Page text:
Dance Base (Venue 22)
Today the latter is thin on the ground and the former is virtually non-existent.
Which is why in 2014, artistic director Avalon Rathgeb formed dance company Old Kent Road to help “tap dance be seen by people of all ages, backgrounds, genders and cultures, and to see the positivity the form brings”. It’s a laudable ambition and one which, on the evidence of debut show Fall Out, is paying dividends.
Six dancers, backed by a tight three-piece jazz band and vocalist, use three long wooden boards as their stage. Dressed in sharp grey silk outfits with matching shoes, they open the show with an ensemble routine that sends the feel-good factor in the room sky high. There’s not a weak link between them, each confidently gliding in and out of moments of group unison and technically challenging solos.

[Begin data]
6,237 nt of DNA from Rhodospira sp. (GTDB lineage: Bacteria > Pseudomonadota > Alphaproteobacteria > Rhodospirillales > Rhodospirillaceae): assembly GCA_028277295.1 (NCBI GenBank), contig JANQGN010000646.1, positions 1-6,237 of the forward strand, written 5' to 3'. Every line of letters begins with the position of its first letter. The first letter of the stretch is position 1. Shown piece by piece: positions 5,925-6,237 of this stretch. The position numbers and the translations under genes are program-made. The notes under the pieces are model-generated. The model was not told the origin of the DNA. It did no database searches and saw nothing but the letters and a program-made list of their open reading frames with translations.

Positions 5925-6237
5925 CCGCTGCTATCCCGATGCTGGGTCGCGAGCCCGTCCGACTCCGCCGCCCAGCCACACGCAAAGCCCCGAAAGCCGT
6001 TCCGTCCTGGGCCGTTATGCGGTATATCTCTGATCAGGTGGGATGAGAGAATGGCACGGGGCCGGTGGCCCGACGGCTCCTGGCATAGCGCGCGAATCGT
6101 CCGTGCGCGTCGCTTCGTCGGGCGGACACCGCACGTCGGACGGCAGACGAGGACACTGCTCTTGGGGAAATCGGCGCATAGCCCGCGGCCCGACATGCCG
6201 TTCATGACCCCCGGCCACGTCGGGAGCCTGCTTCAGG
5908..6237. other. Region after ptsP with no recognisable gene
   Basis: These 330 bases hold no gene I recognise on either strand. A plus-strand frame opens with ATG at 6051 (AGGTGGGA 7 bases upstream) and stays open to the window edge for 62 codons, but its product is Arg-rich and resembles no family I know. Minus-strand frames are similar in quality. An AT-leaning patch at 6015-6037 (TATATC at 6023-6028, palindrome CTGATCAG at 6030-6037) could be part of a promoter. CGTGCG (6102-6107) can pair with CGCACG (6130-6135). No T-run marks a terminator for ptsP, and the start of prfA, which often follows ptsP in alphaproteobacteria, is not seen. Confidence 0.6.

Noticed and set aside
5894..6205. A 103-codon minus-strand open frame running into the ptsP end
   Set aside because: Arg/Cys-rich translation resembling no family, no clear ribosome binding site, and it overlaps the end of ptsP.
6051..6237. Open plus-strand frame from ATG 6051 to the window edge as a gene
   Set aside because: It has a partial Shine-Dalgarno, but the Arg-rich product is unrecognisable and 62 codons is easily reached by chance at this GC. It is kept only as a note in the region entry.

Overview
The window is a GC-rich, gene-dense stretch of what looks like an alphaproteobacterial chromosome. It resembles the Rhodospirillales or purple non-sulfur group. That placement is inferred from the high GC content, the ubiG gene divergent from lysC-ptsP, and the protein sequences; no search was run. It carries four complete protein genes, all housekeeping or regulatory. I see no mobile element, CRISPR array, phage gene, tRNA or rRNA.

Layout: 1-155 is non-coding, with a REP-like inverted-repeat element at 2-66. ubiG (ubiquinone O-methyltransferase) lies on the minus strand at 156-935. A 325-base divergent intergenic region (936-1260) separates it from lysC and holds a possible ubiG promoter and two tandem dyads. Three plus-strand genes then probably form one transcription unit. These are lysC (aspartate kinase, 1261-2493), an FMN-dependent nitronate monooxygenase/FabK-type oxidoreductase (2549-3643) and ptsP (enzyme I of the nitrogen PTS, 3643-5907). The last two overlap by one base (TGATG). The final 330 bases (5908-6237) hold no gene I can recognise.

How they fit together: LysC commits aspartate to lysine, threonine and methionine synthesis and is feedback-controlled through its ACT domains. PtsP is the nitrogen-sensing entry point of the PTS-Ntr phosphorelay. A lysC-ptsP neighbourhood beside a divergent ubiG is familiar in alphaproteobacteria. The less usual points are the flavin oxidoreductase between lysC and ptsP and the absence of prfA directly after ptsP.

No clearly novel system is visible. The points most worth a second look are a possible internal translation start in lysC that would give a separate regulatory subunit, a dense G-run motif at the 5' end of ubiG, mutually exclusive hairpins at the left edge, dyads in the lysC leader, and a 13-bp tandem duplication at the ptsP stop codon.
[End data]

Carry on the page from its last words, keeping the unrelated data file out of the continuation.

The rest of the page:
As the show progresses, the troupe splits into twos and threes, showing us what they’re made of as individual dancers before building it back up. All the while, the superb musicians match their every move with a suitable groove. So in sync are they that at times there’s a kind of call and response from feet to instrument.
Fall Out is, apparently, a show about falling out of love – but if there is a narrative here, it’s a subtle one which I for one failed to spot. But then what need is there for stories when the choreography and execution is so slick and dynamic?
Old Kent Road has hit on a gap in the dance market – long may they continue to plug it.
Until 13 August. Today 4:30pm.